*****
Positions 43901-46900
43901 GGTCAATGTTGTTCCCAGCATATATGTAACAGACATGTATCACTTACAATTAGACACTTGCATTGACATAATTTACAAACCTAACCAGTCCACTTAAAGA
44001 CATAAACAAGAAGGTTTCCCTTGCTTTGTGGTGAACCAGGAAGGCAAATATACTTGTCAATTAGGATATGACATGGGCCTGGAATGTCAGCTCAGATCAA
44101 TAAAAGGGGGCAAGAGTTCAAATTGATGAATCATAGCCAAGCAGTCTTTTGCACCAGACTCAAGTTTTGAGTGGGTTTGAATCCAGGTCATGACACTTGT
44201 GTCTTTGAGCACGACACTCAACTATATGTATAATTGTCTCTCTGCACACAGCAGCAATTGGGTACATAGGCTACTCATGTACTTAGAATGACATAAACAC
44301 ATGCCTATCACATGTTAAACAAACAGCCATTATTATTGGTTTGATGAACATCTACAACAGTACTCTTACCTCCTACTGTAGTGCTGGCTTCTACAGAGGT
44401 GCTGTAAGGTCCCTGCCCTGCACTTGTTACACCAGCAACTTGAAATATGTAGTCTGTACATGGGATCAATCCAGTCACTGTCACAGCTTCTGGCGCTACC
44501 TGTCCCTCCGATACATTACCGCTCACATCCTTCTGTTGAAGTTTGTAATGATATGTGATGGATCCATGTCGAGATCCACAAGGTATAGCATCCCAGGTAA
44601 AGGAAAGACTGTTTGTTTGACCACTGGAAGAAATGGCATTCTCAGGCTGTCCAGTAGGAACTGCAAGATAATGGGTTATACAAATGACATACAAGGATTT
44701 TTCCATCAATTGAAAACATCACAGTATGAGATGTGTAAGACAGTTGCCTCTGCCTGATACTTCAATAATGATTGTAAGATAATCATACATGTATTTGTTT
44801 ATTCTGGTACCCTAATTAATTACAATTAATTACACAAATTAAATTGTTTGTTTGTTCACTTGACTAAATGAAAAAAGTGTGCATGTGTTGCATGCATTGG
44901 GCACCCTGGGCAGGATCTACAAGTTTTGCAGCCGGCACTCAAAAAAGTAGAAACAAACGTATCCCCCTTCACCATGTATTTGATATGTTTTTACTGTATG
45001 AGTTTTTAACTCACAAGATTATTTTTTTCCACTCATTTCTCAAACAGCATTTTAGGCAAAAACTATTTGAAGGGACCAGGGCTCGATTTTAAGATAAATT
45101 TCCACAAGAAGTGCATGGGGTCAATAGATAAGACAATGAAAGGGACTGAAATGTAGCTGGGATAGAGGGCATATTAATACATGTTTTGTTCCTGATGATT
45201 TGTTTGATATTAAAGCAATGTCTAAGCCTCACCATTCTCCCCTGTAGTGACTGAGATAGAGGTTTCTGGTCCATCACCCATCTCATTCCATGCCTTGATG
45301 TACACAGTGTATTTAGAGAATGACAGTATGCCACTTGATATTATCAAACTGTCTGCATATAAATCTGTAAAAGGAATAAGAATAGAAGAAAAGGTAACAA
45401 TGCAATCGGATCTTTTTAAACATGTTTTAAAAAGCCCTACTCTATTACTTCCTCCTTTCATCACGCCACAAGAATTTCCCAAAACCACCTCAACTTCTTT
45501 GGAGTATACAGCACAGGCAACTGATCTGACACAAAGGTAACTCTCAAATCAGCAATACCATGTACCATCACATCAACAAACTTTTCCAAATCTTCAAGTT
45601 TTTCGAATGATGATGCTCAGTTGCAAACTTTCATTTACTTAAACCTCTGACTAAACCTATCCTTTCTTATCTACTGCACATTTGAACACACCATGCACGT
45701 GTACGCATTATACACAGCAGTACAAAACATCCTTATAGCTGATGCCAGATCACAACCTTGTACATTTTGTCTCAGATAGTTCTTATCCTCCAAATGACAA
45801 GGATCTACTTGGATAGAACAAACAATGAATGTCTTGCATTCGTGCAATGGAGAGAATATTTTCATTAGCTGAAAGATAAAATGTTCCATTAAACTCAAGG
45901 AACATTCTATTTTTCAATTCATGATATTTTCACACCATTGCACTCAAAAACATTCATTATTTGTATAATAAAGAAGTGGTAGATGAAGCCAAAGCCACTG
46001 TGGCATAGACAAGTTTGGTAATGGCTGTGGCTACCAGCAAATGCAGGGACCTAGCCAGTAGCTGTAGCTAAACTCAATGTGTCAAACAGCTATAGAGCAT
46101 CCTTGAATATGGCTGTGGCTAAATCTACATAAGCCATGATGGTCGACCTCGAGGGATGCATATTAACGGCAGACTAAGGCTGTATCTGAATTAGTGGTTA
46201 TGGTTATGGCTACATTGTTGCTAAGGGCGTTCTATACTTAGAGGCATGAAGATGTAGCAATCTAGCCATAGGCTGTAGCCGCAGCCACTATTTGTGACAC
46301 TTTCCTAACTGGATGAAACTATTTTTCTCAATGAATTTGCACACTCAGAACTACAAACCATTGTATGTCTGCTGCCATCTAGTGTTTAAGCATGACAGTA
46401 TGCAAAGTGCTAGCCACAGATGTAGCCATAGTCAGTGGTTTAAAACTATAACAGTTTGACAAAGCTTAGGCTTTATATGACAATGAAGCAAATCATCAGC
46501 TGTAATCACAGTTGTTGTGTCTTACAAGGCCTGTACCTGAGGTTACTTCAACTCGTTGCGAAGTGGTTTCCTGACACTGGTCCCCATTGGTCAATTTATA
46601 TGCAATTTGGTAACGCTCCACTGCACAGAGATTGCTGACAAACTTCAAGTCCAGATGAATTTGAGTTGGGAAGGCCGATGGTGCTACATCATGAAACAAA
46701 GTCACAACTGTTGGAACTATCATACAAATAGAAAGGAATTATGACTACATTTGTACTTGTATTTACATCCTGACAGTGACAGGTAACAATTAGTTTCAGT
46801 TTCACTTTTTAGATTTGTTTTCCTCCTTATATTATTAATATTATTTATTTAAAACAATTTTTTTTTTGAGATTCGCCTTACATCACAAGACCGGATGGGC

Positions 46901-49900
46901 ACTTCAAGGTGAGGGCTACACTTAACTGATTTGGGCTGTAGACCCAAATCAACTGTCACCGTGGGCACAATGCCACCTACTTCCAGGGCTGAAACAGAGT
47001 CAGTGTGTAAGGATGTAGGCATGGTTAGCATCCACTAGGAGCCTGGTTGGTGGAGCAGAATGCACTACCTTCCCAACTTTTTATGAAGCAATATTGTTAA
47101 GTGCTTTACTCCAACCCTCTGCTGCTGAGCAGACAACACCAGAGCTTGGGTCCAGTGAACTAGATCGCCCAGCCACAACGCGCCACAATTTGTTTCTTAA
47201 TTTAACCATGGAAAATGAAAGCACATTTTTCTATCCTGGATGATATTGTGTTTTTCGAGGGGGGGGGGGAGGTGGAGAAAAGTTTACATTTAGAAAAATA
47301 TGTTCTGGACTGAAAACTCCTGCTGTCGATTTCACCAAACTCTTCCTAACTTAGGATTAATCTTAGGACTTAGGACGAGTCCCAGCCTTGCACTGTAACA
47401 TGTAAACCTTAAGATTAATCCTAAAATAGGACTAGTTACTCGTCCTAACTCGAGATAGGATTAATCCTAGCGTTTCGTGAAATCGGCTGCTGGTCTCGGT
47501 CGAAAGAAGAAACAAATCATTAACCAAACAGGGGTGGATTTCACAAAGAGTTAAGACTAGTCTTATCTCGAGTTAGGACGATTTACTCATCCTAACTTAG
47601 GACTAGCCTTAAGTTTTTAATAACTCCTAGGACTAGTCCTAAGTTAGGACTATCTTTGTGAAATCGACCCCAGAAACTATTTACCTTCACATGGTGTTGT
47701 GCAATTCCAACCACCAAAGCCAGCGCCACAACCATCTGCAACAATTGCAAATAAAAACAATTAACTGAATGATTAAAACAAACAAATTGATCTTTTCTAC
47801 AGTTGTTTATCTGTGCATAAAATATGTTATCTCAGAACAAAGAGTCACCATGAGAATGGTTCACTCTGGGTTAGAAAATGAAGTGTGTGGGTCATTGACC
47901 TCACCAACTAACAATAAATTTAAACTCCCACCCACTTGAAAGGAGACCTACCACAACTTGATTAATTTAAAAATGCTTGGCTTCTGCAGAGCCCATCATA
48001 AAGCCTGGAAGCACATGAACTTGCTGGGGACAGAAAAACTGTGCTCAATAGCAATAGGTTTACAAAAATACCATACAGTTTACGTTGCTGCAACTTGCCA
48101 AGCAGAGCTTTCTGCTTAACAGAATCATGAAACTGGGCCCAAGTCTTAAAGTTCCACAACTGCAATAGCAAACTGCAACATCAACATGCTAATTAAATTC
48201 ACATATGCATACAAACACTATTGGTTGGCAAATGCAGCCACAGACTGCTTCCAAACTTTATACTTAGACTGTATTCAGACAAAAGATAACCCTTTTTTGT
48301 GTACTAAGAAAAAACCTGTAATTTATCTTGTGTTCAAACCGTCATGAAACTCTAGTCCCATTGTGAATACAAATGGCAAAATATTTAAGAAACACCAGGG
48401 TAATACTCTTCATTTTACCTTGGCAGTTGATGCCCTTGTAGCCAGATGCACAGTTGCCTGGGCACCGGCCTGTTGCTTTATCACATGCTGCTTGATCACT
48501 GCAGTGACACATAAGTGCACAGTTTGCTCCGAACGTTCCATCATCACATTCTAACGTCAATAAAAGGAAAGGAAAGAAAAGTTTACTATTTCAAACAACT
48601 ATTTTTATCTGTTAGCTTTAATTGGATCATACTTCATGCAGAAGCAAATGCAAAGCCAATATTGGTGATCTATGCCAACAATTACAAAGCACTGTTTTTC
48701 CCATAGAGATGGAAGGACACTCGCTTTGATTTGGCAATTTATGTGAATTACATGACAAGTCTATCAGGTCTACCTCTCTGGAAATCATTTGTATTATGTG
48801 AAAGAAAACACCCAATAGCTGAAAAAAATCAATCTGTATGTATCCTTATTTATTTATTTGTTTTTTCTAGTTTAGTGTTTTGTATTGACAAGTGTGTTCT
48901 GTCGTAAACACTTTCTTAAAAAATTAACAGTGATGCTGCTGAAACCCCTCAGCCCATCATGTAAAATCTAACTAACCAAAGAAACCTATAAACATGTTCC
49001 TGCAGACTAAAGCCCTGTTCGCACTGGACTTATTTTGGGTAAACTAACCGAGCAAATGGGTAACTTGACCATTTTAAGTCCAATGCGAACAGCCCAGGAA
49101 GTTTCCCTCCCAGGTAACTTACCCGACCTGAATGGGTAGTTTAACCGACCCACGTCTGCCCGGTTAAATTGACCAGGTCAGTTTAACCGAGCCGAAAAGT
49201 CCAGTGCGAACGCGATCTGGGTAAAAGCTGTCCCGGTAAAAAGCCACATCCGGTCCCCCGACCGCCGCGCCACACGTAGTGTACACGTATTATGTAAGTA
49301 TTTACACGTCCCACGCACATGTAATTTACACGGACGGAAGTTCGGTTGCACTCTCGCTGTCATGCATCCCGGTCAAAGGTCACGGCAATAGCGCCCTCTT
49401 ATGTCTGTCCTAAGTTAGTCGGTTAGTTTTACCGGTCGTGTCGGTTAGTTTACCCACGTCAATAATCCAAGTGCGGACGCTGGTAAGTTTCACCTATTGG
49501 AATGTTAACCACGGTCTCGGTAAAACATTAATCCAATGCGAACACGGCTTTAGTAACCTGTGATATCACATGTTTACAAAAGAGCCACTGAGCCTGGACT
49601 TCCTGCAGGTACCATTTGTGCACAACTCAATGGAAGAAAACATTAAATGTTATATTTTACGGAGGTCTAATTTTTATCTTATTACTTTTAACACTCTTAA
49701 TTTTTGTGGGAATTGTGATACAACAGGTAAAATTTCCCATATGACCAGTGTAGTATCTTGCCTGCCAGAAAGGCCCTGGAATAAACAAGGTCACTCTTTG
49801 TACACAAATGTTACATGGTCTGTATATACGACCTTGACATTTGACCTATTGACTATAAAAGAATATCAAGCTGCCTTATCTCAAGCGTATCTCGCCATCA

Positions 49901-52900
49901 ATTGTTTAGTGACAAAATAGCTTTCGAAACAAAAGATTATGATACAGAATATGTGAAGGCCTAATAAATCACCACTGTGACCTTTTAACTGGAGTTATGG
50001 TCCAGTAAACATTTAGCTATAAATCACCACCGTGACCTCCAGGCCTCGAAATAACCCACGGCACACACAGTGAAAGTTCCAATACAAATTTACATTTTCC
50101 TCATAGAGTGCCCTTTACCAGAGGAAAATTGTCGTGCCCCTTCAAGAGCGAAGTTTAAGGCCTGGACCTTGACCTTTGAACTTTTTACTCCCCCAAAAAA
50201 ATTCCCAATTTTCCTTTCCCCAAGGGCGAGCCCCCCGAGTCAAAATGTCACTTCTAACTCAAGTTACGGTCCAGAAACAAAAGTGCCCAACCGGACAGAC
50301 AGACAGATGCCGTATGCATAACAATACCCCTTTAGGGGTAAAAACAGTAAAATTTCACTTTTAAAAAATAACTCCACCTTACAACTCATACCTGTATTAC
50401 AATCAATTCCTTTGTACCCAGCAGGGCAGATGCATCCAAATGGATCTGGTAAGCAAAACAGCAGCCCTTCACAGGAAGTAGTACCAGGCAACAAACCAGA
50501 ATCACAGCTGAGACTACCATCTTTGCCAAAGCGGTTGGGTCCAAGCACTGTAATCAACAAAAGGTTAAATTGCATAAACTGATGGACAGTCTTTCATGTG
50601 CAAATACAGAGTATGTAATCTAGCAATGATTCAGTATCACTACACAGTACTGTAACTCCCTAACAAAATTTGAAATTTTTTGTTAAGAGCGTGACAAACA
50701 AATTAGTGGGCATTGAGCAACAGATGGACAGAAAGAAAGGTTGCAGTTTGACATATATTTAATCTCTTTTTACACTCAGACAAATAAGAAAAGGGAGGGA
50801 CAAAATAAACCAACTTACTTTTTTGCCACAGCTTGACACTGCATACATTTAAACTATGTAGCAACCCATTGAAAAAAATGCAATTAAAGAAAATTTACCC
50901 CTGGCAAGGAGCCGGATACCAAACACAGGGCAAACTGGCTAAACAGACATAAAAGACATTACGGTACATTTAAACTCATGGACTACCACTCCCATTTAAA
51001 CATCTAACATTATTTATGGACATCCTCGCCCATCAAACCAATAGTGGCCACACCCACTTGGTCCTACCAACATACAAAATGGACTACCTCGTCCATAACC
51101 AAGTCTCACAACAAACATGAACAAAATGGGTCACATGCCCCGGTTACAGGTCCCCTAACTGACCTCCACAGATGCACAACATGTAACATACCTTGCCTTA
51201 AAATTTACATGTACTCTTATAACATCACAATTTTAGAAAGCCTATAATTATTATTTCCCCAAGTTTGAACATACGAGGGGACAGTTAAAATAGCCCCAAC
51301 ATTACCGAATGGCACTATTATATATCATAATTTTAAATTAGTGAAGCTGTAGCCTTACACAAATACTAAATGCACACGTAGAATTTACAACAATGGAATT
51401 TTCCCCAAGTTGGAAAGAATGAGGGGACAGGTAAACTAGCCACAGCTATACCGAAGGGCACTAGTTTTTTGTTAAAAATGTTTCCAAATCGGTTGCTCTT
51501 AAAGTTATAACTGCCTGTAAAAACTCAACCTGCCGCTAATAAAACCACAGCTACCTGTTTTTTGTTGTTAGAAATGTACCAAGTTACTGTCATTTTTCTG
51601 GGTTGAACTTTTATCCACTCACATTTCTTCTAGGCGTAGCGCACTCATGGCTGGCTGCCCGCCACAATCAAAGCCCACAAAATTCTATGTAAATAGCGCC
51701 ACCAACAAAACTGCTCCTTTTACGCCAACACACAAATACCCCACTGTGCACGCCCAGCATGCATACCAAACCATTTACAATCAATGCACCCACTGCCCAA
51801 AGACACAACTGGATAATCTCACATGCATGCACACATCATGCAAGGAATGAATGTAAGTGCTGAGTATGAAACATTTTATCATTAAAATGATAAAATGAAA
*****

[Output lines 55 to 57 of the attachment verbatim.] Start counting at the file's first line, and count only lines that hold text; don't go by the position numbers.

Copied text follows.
49101 GTTTCCCTCCCAGGTAACTTACCCGACCTGAATGGGTAGTTTAACCGACCCACGTCTGCCCGGTTAAATTGACCAGGTCAGTTTAACCGAGCCGAAAAGT
49201 CCAGTGCGAACGCGATCTGGGTAAAAGCTGTCCCGGTAAAAAGCCACATCCGGTCCCCCGACCGCCGCGCCACACGTAGTGTACACGTATTATGTAAGTA
49301 TTTACACGTCCCACGCACATGTAATTTACACGGACGGAAGTTCGGTTGCACTCTCGCTGTCATGCATCCCGGTCAAAGGTCACGGCAATAGCGCCCTCTT